Adventist Health System to pay $2M for allegedly giving leftover chemo to patients

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Altamonte Springs, Fla.-based Adventist Health System Sunbelt Healthcare has agreed to pay the federal government $2.09 million to resolve allegations that patients at one of its hospitals were administered leftover portions of single-dose vials of chemotherapy drugs, according to the Department of Justice.

To prevent the spread of harmful agents from one patient to another, single-dose vials of chemotherapy drugs can only be administered to one patient, and there are very few strict exceptions to this rule.

According to the DOJ, an Adventist location in Central Florida improperly administered chemotherapy to more than one patient using the same single-dose vial. The hospital's inappropriate use of the single-dose vials allegedly caused some patients to be admitted for treatment.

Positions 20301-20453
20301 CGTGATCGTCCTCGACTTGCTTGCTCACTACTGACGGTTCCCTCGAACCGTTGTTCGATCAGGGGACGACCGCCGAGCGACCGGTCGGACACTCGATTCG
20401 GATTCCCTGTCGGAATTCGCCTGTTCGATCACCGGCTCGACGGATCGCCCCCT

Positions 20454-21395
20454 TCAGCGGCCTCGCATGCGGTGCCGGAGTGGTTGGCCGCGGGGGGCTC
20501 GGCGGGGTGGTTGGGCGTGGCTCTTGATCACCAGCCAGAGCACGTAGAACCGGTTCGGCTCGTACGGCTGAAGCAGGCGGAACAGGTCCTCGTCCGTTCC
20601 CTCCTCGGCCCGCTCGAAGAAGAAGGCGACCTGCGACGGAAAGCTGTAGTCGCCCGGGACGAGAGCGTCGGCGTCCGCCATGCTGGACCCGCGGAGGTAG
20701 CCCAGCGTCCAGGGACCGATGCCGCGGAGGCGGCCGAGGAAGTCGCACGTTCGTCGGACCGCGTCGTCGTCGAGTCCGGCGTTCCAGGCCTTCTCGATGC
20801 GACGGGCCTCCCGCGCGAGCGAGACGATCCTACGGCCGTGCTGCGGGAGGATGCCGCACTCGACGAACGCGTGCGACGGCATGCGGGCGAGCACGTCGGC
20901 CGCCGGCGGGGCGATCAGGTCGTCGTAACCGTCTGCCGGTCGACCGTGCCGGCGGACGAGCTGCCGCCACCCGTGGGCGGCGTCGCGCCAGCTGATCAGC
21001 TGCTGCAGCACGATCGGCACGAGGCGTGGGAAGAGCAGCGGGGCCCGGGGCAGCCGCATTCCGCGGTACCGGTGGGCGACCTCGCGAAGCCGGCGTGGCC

Adventist also allegedly upcoded for certain infusion services between late 2007 and mid-2011, according to the DOJ.

Adventist self-disclosed some of the improper acts to the federal government in January 2012. A former Adventist employee, Heather Huddleston, brought the remaining allegations in a whistle-blower lawsuit filed under the False Claims Act in February 2013.

Adventist already repaid $819,828.82 to the federal government for improper claims submitted to federal healthcare programs as a result of the inappropriate use of the single-dose vials and upcoding. That amount will be credited toward the $2.09 million settlement.

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